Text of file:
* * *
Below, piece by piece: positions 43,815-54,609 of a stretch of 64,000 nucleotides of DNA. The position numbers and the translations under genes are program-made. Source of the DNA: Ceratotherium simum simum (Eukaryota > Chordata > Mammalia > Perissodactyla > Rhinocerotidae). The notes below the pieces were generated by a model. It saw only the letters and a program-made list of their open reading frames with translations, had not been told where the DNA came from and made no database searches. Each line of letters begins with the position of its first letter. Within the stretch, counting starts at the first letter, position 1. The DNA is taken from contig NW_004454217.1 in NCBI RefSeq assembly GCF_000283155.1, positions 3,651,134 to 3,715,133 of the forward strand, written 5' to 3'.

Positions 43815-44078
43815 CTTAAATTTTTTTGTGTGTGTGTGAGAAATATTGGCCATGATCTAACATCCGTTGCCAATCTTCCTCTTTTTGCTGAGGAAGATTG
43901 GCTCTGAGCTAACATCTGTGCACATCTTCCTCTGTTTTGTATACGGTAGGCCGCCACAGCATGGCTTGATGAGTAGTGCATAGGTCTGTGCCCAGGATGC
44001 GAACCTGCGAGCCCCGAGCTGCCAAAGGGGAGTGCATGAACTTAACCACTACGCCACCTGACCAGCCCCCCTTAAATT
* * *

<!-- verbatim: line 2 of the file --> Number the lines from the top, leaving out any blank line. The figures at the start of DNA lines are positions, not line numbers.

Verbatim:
Positions 43815-44078